He says the recent box set “gives a pretty good picture of where I am right now.” The sprawling release contains performances by long-running projects, such as the muscular free jazz trio the Thing, his twisted salute to vintage Swedish jazz called Swedish Azz, his electro-acoustic project with turntable experimenter Dieb13 called Fake the Facts, and a slew of improvised solos from many of his cohorts, including Spanish pianist Agustí Fernández and Breton bagpiper Erwan Keravec.

“I have a lot of interest in taking my music in different directions, and to get inspired from all different kinds of music all the time, and I hope that you can hear that in this box set,” says Gustafsson. “As long as you don’t compromise with your own language, I think you can do anything when it comes to music.  You don’t have to stick with only doing abstract free improv European music, or only the Japanese noise style of music. You can pick elements from all kinds of music, as long as you use your own language on your instrument. If you try to change your own language too much, then it starts to get problematic. It’s a fine line to walk there, of course, but I’m so interested in different music.”

“I need to understand,” he continues, “to learn more from other people, from other music, from other cultures, from other media. And in order to learn, you have to try things out. I hope that the box represents a little bit of that—trying things out. More than any other release I’ve made over the years, this has a huge palette of all of things that I’m interested in. This is a sample, but it gives a pretty good image of what the fuck I’m doing and what I’m interested in.”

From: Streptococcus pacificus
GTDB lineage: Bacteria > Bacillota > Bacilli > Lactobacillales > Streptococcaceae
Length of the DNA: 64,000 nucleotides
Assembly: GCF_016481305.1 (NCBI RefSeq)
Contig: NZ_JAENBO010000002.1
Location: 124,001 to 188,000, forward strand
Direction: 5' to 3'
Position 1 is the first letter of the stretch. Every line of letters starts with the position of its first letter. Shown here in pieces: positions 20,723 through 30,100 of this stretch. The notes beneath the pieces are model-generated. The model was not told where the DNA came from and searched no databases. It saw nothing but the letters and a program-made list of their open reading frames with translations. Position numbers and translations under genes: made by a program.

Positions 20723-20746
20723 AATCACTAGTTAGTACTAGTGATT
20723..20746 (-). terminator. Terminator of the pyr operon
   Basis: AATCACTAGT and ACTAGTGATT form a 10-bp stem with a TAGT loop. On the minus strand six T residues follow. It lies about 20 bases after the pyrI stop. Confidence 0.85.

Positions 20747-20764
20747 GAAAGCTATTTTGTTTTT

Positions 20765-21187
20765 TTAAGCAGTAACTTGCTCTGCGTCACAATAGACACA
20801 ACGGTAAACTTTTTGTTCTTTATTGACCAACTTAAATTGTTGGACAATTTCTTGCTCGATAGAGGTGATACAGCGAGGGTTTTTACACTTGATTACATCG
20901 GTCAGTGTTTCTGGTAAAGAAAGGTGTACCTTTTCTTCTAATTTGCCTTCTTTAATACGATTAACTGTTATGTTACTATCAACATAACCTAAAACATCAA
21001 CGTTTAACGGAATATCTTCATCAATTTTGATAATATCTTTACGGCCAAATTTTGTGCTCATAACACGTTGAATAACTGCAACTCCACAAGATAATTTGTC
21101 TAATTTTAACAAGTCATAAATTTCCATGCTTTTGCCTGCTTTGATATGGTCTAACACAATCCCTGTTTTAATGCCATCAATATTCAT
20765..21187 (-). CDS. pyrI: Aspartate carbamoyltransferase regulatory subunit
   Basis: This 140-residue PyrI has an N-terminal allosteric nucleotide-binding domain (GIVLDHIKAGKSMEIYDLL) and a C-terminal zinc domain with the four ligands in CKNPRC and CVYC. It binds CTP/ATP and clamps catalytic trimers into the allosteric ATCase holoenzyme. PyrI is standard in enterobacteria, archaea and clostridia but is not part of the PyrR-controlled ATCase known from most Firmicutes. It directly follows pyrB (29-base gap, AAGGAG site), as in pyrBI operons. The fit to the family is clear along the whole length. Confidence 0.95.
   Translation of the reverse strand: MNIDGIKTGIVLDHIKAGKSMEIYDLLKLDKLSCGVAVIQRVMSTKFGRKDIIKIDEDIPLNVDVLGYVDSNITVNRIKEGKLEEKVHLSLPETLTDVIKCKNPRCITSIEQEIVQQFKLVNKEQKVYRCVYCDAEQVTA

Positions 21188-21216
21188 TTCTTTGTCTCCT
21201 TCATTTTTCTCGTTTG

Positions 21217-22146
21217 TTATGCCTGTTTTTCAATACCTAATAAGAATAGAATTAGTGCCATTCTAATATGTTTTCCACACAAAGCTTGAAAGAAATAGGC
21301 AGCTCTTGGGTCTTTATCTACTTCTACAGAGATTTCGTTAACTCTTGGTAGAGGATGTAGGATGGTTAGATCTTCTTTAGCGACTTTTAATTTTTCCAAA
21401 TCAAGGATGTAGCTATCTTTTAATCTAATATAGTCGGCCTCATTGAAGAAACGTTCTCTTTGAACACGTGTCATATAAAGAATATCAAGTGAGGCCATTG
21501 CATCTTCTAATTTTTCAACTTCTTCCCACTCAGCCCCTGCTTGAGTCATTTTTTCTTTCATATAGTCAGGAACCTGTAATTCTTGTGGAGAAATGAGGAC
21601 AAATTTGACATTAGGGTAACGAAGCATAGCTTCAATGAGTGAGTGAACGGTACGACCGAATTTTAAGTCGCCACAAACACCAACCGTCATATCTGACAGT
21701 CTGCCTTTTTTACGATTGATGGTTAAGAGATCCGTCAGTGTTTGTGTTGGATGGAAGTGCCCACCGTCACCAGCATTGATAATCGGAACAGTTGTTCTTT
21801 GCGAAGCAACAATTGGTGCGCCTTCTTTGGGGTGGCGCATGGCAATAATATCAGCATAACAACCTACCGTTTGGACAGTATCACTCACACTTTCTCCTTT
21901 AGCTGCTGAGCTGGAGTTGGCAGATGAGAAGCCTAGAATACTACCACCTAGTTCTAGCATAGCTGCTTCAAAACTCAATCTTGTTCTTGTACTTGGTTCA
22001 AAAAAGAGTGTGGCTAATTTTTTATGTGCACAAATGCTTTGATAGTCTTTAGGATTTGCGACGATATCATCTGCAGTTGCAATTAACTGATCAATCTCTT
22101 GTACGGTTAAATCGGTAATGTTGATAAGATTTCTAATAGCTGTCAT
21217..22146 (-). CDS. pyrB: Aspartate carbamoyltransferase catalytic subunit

Perhaps one of the most unexpected collaborations in the set are two pieces with Vienna’s celebrated contemporary classical ensemble Klangforum Wien, which began a few years ago when they contacted Gustafsson to collaborate on a project that used the drawings of Iraqi-born British architect Zaha Hadid as graphic scores. “It was extremely amazing for me to work with Klangforum—I think it’s the best contemporary music ensemble that there is at the moment,” he says. In fact, the ensemble’s Swedish trumpeter Anders Nyqvist had recently become a member of Gustafsson’s international orchestral project NU Ensemble. “This direction with Klangforum, to try to mix the limitations of exact notation with the freedom of improvised music and to see where the friction is has always attracted me,” Gustafsson says. “You can put anything in front of them, or instruct them and they’ll play it. And some of them are also really good improvisers, so I really look forward to continuing that work. I’ve been doing much more compositional work since I moved down to Austria, for the last three or four years, and [this work] kicks me in a good way.”